One of my biggest fears about going to Haiti was getting through the Port-au-Prince airport. I knew it wasn’t exactly “legal” to bring 22 suitcases of medication into another country. But I was laughed at when I mentioned my fear of being in a Haitian prison, and assured once you slip customs the bribe money you pack with you, they wave you through and all is fine. That’s not exactly how it went down.
We arrived in Haiti around 7:00 p.m. on Saturday night. We were told to stick close together and to not let anyone touch our bags. We retrieved our luggage from baggage claim and made our way to customs. We each were carrying our personal bags and we had piled the checked luggage on carts to take through. It’s a very intimidating experience. Custom agents can be armed and the airport is much more primitive than airports in our country. Agents immediately stopped us and asked what was in the bags on the carts. I instantly pulled Catie closer. They then started opening and going through all the bags. One cart of bags were sent through and half of us stood with those bags hoping they would not come for those, while the rest of the group tried to reason with custom to allow us to keep our medication. After a lot of yelling (mainly on our side), and tensions that grew more heated as the agents started throwing away our medication, we were allowed to leave minus a couple of suitcases of meds. The saying goes that in those kinds of situations, you immediately feel the flight or fight instinct. My instinct was definitely flight. I was nervous and wanted to get as far away from the conflict as possible. I looked at Catie, worried she might be scared and said, “Are you ok?” She said, “No, I’m about to go in there and let someone have it! We are here to help THEIR children! I’m pissed!” She, on the other hand, had the fight instinct! (She gets that from her Aunt Amy!)
As you leave the airport you are immediately besieged by Haitians who try to grab your bags. If they get them, it is expected you pay them for “carrying” them for you or you will not get them back! Heads down and mouths shut, we pushed our way through the crowd and made it to our bus.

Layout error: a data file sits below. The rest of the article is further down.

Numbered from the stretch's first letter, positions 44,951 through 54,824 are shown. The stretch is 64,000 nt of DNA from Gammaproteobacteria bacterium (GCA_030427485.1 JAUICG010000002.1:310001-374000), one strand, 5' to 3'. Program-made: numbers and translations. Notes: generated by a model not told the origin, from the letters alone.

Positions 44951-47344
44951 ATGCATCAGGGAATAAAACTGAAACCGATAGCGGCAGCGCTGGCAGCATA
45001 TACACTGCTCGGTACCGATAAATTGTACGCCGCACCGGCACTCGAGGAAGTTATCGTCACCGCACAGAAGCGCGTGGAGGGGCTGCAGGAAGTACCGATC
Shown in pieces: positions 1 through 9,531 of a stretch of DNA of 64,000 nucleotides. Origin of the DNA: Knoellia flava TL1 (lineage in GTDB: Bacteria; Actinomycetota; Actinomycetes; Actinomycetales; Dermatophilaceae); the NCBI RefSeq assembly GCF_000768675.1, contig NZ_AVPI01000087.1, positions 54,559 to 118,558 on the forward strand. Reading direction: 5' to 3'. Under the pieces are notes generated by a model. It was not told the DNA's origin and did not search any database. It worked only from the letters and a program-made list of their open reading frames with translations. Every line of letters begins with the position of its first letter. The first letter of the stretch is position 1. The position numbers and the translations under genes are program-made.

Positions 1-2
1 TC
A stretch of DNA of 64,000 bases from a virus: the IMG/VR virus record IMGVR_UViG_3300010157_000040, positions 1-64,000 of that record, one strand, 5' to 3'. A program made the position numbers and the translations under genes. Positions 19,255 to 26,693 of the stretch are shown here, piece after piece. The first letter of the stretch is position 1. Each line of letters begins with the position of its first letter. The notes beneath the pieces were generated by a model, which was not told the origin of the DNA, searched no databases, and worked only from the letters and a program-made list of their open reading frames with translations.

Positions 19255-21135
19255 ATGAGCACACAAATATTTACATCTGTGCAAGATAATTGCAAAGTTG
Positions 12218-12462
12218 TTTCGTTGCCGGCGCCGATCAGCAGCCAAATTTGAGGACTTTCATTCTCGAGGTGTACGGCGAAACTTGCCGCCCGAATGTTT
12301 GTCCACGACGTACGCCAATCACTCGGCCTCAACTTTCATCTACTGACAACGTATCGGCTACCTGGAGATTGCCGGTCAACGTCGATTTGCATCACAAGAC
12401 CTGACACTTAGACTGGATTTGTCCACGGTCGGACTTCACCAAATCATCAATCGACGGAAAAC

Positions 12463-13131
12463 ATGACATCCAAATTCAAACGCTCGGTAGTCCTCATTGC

We arrived at our site and I got my first glimpse of my “home” for the next week. Men and women were separated. Our sleeping quarters were a room with six bunk beds and some shelves for our stuff. Catie and I grabbed top bunks and tried to organize our stuff. There were 11 of us in the room so it made the space seem quite tight. There was a bathroom with 3 toilets and a small sink and a shower room with 4 showers. Our group shared these spaces with the other mission group from South Carolina. There was no hot water on site so it was cold showers each day and although we could flush the toilets, you could not flush your toilet paper. The water there is contaminated so brushing our teeth required us to bring our own water to the bathroom. I began to realize quickly how many things I do at home on a daily basis I take for granted. Meals were prepared by very talented lady named Madame Sterling and served up on the roof of the building. Breakfast was generally fresh fruit, hard boiled eggs and one other choice (we even had pancakes one day!) We packed peanut butter and jelly sandwiches for lunch each day, and dinner was rice and beans, a salad, and some kind of meat. There were some surprises thrown in there, homemade potato chips one night, pumpkins soup another, and the spiciest cole slaw you’ve ever had! There was clean water available for us and you could also buy a soft drink for $1.00. Choices were a coke or a lime type drink that was my favorite! Laundry was done twice a week for us, dried on a line, and laid out for us to retrieve. If you were donating your clothes, there was a place to put them. Up until this year, all laundry was hand washed. The mission site bought their first washing machine this year.
Religion is a fundamental part of Haitian culture. We awoke early Sunday morning, had breakfast, and headed to church. The communities put on their best clothes and pack the pews. Children (and even babies!) are so well behaved and quiet. Church in Haiti can last up to three hours as it is a primary social infrastructure for the community. Religion shapes the fabric of everyday life and from this faith comes hope, a sense of purpose, and resilience. Their faith gives them strength.